As an historical analysis of this area the review is excellent. However the improved and quite excellent outcomes of transplantation have impacted our ability to show differences in outcomes in trials of new immunosuppressive medications unless very large numbers of patients are entered into each arm of the study. For an effect as weak as that of blood transfusion the size and cost of any study would be prohibitive.The true transfusion effects on renal allograft outcomes is still up for debate as the strength of overall body of evidence for the available literature on this topic is either low or insufficient. Although certain practice over time becomes commonplace, the general acceptance of this practice may not reflect the reality of the science behind the practice. Our position is that, in light of the poor quality of literature, more well-designed studies may shed more light on this area of practice.
Reviewer 4� GeneralTerminology should be updated to standard terms. For example, cadaveric is no longer considered an appropriate term, and has been replaced by deceased donor. Similarly, chronic rejection is not considered an entity per se and is, in its general form, sometimes referred to as chronic allograft nephropathy or the appropriate histopathological description of the process.These terms were used in the literature. We used the same terms to maintain consistency with the literature included in the TA. We also modified the section that discusses chronic rejection to address this concern.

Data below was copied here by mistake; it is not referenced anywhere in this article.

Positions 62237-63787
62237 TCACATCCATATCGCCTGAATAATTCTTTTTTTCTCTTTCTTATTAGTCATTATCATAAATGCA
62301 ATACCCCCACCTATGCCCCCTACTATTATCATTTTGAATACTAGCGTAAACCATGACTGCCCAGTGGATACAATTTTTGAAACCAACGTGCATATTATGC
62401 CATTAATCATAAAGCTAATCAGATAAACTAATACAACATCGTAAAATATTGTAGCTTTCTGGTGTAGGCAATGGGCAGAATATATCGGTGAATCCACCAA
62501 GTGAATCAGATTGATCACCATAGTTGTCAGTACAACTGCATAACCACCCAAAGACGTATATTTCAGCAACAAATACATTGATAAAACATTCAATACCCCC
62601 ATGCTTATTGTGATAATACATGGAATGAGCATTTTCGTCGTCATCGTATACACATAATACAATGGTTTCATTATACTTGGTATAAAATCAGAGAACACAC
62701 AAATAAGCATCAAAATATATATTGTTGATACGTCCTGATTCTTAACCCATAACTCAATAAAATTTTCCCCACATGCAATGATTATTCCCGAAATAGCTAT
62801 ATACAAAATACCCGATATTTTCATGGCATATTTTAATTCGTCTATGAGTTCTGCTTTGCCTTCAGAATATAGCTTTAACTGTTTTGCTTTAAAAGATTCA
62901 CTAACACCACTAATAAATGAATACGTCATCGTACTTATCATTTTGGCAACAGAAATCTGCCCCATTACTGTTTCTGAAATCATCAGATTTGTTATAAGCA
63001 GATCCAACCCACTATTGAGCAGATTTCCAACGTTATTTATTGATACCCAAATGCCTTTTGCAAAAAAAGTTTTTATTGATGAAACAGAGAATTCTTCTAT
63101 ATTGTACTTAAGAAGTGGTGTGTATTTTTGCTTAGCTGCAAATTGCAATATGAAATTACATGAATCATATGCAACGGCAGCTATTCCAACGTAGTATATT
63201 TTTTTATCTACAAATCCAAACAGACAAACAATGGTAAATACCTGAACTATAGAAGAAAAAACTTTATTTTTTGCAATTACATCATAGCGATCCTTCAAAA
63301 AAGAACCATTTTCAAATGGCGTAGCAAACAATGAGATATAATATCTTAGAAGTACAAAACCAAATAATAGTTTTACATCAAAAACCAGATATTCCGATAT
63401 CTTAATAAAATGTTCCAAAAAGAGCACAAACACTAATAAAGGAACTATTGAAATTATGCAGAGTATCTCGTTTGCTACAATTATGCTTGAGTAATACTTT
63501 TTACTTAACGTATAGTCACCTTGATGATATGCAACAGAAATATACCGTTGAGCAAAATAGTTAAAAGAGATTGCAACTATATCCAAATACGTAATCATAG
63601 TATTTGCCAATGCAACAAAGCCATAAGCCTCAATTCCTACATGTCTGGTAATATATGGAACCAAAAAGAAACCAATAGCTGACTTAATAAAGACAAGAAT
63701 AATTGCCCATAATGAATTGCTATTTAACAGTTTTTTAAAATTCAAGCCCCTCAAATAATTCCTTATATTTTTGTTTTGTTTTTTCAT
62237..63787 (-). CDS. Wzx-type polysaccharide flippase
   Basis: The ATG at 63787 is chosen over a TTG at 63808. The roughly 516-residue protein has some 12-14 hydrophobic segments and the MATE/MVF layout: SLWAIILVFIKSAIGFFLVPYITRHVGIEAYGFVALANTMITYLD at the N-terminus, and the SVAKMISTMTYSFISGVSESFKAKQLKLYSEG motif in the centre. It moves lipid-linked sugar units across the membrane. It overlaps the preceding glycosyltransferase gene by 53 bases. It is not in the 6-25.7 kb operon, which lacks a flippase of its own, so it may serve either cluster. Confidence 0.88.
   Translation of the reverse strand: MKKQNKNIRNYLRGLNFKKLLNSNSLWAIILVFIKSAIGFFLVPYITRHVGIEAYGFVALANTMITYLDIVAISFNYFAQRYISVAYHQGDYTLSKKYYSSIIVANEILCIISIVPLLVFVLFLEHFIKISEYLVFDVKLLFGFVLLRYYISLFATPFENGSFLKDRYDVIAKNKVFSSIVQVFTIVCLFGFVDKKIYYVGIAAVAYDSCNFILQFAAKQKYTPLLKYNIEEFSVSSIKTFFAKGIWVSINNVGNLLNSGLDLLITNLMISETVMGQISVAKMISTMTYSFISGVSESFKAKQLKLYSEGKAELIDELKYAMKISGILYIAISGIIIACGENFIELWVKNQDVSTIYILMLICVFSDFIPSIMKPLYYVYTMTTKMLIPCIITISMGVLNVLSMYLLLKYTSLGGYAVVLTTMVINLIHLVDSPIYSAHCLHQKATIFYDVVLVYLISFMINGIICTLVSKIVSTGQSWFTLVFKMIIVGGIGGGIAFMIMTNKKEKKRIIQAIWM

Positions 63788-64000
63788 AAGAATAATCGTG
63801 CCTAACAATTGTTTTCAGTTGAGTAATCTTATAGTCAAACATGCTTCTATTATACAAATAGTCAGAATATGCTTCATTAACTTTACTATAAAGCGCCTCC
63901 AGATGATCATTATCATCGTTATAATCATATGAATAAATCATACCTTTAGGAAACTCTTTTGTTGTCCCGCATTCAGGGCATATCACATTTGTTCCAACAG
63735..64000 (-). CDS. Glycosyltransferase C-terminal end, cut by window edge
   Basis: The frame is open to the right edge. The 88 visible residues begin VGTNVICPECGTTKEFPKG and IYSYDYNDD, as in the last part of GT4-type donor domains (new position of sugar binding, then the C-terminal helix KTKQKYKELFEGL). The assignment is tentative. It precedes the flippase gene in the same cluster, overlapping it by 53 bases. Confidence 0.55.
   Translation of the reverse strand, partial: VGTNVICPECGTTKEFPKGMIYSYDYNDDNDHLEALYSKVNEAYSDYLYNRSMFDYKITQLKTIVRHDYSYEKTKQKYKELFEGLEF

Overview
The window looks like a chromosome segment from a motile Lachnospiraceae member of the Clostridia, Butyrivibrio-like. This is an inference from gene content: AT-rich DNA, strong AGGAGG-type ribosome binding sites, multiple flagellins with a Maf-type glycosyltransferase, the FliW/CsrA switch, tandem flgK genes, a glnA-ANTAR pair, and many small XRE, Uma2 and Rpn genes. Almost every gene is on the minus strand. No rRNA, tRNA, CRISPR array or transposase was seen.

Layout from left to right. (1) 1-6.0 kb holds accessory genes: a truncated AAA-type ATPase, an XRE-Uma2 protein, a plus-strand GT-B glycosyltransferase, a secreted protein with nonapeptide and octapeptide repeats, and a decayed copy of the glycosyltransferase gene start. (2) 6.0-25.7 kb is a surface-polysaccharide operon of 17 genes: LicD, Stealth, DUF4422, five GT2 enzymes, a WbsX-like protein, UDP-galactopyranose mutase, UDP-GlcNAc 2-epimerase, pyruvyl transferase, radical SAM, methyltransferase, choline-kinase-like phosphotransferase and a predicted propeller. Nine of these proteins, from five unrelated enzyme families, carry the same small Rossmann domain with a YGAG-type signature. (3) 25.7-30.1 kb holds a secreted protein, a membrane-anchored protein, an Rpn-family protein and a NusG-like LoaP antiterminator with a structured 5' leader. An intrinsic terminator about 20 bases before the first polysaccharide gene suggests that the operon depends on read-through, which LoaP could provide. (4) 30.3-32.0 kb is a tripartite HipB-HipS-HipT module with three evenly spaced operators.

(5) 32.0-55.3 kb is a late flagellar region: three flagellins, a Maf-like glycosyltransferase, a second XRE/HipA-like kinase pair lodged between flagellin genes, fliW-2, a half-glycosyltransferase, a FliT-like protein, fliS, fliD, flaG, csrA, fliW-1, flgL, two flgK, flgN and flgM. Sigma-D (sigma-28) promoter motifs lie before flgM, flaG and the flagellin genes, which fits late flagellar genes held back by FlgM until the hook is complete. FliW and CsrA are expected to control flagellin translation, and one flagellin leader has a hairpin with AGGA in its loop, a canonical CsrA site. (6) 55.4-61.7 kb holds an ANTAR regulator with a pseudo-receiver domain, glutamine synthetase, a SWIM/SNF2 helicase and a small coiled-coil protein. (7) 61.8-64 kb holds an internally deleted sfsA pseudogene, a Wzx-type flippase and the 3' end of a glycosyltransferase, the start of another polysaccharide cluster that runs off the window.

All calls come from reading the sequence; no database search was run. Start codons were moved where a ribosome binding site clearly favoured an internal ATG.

The key questions are a bit misled, for several reasons: If the clinical question is "should there be a drive to transfuse patients while awaiting kidney transplantation" then the target timeframe should include the time awaiting transplantation in addition to the post-transplant time. Otherwise there is a survivor bias for those reaching transplantation, and the "endpoint" of achieving a transplant is also missed. For example, if transfusions raise the PRA so high that no compatible donors can be found, the patients will die faster while waiting for a transplant, and those that become sensitized to that level will never reach transplantation, and as such be excluded from the study cohort. The hypothesis is that transfusions will sensitize a patient to certain antigens. However, since donors and recipients are crossmatched prior to transplant, any antibodies that have developed in the patient as a result of transfusions will be detected during crossmatch testing, and most centers will then forego the transplant. In other words, those who are sensitized by previous transfusions who do undergo a transplant will have a negative crossmatch with their donor, and so the harmful effects of the transfusions will not be detected. The only exceptions to these situations would be patients knowingly transplanted across antibody barriers, but these transplants are quite rare, are clustered at a handful of centers, and are reported accordingly. Several major temporal trends exist. First, outcomes from the 80s are in no way comparable to outcomes from 2000's because of major advances in immunosuppression. Many would argue that every study prior to 1990 or even 1995 should not even be reported, because transplantation was a very different field at that time. Additionally, and quite importantly, crossmatch testing has changed over time, and centers have become progressively more sensitive in detecting antibody. Since a positive crossmatch will block a transplant, then when crossmatch tests are more sensitive, only the lowest antibody risk transplants can occur; when crossmatch tests were less sensitive, it is possible that some degree of low-level antibody existed and caused problems post-operatively.We understand that you have some reservations about the key questions that were posed. These questions were posed by CMS and we were asked to answer them in a rigorous and unbiased manner. We were not charged with construction of the key questions. So while these are valid points, but they are tangential to the key questions that we are asked to assess or address. Hopefully our expanded discussion section will provide more transparency into some of these areas and flow better into our future research section.